What Does Long-Term Growth (LTG) Mean?
Long-term growth (LTG) is an investing strategy and concept in which a security appreciates in value for a relatively long period of time, whether or not this growth begins immediately or develops gradually. Long-term growth is a relative term as investors’ time horizons differ, based on their individual styles.
Understanding Long-Term Growth (LTG)
For example, a buy-and-hold investor may view long-term growth with a multi-year horizon. In this scenario, short-term price fluctuations are not of major concern as long as the securities’ fundamentals do not change. Many value investors focus on stocks with long-term growth potential, searching for companies that are relatively inexpensive and waiting until they increase in value as the market catches on to their fundamental strength, before selling.
Long-term growth stands in contrast to investing strategies based on short-term price movements. Day traders and other speculative investors will focus on the timing of their purchases and sales on a minute-to-minute basis in order to capture small points (bps) of appreciation. While day trading can occur in any marketplace, it is most common in the foreign-exchange (forex) market and the stock market.
Although day trading can help provide liquidity in markets, it also comes with significant controversy. Some engage in this type of trading without sufficient knowledge and face enormous risks. Many professional money managers and financial advisors shy away from day trading. They argue that the reward does not justify the risk in most cases. Many internet scams have capitalized promised enormous returns in a short period of time.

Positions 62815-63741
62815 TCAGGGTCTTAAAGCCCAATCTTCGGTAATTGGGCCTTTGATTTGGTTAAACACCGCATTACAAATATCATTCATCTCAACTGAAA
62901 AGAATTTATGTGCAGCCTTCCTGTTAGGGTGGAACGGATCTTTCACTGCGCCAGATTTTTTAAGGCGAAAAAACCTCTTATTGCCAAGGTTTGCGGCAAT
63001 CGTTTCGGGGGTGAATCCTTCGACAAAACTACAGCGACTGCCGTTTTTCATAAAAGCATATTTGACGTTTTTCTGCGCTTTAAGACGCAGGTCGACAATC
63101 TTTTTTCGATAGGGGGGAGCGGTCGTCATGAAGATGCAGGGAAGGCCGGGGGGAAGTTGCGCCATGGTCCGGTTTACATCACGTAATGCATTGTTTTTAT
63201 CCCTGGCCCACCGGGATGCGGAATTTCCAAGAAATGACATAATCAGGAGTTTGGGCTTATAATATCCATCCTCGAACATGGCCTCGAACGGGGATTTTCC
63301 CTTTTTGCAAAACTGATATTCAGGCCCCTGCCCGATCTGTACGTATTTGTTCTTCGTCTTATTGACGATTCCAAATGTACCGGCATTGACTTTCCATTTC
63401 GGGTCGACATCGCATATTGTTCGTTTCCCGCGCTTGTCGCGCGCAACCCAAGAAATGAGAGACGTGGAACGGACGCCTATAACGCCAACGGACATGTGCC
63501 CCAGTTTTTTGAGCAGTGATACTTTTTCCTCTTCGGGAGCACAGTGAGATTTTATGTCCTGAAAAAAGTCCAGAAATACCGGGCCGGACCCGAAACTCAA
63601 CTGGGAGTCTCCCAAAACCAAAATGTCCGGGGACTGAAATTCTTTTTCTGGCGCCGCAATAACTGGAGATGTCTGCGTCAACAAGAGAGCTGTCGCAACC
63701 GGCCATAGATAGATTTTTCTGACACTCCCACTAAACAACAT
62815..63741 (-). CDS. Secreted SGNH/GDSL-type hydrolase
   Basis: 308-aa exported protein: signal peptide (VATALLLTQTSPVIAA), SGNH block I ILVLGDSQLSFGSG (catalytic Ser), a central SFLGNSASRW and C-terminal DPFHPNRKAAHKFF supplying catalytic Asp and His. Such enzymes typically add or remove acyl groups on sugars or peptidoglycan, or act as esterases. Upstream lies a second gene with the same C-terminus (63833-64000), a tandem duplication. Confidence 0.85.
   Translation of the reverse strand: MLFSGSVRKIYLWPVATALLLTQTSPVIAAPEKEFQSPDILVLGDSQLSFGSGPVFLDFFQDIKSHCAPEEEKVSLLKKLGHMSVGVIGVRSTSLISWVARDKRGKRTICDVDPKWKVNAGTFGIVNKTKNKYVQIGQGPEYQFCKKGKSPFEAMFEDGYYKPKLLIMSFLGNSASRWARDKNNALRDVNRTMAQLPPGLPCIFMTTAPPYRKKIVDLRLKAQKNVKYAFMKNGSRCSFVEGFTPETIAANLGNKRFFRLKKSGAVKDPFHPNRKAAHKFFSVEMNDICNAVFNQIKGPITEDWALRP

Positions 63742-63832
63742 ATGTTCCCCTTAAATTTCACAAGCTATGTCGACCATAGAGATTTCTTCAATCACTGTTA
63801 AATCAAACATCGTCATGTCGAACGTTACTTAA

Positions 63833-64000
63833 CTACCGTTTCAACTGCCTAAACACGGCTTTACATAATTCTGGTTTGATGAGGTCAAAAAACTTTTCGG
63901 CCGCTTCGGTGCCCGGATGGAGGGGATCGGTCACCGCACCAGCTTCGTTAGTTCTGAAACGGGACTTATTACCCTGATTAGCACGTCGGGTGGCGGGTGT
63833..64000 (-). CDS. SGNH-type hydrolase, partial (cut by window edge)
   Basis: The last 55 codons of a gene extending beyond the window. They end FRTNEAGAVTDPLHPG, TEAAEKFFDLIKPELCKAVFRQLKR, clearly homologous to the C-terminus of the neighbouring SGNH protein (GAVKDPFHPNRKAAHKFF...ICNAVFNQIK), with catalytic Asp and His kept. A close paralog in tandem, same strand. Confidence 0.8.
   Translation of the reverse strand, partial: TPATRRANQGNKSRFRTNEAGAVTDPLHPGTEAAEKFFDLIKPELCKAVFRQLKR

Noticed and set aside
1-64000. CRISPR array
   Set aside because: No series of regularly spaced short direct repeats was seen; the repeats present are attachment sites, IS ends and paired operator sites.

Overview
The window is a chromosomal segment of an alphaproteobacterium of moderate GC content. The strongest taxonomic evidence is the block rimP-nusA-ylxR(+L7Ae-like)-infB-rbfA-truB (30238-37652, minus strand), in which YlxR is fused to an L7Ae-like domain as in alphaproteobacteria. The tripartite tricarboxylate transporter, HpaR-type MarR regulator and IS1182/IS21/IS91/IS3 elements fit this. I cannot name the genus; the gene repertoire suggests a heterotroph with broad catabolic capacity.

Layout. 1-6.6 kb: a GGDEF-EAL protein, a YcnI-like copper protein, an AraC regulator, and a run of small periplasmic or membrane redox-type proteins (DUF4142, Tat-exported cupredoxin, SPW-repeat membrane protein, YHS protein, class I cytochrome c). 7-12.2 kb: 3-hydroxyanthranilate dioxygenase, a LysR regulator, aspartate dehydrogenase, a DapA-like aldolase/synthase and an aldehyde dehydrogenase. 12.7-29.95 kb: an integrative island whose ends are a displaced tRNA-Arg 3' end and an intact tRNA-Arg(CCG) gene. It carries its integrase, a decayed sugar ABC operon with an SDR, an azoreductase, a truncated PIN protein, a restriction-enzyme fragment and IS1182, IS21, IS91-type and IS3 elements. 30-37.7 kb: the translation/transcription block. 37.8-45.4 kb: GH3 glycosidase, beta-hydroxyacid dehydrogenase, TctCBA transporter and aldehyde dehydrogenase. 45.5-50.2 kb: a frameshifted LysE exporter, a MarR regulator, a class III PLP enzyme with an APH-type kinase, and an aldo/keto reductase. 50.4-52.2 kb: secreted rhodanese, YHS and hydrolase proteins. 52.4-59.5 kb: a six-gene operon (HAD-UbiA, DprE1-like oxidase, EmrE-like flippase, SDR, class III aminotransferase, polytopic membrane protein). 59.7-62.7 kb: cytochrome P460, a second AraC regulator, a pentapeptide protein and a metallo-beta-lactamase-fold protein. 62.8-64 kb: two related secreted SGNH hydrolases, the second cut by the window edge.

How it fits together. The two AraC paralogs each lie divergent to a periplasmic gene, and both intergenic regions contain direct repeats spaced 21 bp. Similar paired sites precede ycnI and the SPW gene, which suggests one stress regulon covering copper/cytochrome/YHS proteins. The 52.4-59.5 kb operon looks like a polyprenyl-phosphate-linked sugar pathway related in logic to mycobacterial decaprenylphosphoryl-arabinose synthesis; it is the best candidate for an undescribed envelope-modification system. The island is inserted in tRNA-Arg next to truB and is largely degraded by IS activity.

Long-Term Growth and Value Investing
Warren Buffet is a famous value investor who focuses on the long-term growth potential of his investments. Displaying a penchant for analyzing companies at an early age Buffet attended the Wharton School at the University of Pennsylvania. He then completed his college degree at the University of Nebraska in 1950 and, inspired by reading "The Intelligent Investor" by Benjamin Graham, Buffett enrolled in a graduate program at Columbia University, where he studied under Graham. Benjamin Graham is often called the “father” of value investing.
After graduating Buffett secured a job with Graham's New York company, Graham-Newman Corp., where he worked as a security analyst from 1954 to 1956. In this role, he studied company financial statements, revenue, profit, and margin trends, interviewed company management, and more. (Analysts that focus on long-term growth employ many of these tactics and more today.)